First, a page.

Now I let the shop do everything. But everything isn't much and usually once a year takes care of it. The work and the rates are good and it's always done in a day.
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Old 03-02-21, 10:01 PM
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I do most of the mechanical work on my car, and all the work on my motorcycle and bicycles, precisely because too many miserable experiences with the incompetence of many people employed as "professional" mechanics. Yes, there are some good ones, but in my experience, those are the minority. When I do the job myself, it takes less time, and I know it was done right.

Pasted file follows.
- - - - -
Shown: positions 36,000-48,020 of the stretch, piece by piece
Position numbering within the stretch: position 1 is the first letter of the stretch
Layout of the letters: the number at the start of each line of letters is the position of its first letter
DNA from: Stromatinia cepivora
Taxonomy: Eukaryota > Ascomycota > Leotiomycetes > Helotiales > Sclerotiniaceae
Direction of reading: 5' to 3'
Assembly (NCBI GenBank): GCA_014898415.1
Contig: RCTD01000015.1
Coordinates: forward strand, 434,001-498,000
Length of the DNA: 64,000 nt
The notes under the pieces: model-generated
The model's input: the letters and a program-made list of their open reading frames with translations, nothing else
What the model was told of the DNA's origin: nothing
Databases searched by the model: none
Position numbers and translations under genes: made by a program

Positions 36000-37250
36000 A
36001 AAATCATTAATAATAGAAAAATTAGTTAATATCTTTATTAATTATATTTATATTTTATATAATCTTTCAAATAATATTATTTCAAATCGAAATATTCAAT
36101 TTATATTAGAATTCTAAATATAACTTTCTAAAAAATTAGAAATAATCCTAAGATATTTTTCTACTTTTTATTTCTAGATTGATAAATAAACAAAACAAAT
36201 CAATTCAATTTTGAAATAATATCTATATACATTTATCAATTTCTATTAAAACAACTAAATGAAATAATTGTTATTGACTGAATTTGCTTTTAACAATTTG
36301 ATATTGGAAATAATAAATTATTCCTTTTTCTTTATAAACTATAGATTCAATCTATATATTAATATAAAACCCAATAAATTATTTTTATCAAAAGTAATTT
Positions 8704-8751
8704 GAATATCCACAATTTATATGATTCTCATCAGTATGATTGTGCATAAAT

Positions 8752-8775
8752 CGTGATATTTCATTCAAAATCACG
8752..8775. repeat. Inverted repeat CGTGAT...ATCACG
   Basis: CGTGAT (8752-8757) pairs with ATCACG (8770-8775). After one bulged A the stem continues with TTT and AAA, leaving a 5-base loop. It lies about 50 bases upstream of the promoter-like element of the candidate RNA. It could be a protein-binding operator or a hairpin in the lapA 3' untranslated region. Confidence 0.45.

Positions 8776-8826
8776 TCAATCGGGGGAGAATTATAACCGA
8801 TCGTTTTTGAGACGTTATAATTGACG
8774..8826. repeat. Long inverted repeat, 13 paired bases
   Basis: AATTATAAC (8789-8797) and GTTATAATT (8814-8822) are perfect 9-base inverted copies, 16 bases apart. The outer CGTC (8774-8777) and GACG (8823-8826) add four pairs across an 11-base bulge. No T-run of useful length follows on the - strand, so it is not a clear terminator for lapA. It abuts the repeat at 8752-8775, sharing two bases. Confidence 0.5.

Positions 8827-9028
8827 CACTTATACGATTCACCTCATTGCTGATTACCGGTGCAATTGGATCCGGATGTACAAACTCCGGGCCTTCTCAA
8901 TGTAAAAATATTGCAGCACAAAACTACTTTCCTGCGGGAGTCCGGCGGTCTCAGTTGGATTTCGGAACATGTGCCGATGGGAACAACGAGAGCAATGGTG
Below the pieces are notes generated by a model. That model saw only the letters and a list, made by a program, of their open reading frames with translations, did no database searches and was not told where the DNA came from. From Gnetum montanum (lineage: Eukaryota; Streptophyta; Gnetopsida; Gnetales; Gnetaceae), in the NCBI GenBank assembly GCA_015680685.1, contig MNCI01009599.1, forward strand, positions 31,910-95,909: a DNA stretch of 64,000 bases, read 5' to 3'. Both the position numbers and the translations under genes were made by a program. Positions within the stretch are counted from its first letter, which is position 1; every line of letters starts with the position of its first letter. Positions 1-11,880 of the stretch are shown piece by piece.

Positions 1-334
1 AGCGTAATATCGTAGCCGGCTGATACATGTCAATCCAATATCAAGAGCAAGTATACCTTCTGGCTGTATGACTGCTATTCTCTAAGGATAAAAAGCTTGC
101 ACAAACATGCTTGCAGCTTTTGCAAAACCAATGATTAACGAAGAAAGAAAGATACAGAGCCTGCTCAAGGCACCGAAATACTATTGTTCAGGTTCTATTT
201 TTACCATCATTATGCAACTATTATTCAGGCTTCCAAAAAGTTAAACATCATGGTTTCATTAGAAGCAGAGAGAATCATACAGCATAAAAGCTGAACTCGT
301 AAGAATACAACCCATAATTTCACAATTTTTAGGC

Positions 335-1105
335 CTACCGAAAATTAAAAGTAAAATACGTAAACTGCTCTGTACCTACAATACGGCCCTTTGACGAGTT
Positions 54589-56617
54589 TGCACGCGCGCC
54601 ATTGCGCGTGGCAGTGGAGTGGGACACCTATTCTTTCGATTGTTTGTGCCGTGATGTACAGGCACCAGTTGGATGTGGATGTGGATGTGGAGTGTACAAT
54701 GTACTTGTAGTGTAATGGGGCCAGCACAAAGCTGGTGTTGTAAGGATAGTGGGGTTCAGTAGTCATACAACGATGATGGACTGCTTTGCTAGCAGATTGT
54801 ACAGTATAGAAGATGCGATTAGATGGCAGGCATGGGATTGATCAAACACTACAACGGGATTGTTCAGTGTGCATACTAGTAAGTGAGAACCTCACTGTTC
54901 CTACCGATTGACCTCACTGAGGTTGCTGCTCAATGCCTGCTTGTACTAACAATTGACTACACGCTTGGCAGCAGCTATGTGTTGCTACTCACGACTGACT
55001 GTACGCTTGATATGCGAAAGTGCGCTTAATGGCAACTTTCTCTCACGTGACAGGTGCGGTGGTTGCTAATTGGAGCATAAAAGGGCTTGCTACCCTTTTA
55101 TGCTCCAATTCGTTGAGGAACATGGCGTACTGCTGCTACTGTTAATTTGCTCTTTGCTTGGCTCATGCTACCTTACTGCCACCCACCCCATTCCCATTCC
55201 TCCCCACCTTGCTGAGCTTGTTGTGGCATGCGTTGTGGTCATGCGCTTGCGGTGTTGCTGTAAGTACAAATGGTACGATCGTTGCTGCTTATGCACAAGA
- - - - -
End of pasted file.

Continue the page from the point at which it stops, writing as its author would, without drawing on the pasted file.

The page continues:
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Old 03-03-21, 12:58 AM
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I have a nice workspace in my garage and I do all of my own work, but as a former shop employee, I can go in and use their stands and tools any time I need to. I would never dream of dropping off a bike for them to deal with though, and they'd never let me live it down if I did!
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Old 03-03-21, 01:14 AM
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I used to be a car mechanic, and most of the mechanics I worked with were very good, although some of our clients were not as smart about how their cars were fixed as they thought they were. I used to wipe the excess grease from the suspension ball joints after pumping fresh grease in to reduce the amount of road dirt that would stick to it and make its way under the so-called 'dust seal'. Then some clients would get on their knees to check, not see old gooey grease sticking out around the joints, and so assume that no regreasing had occurred.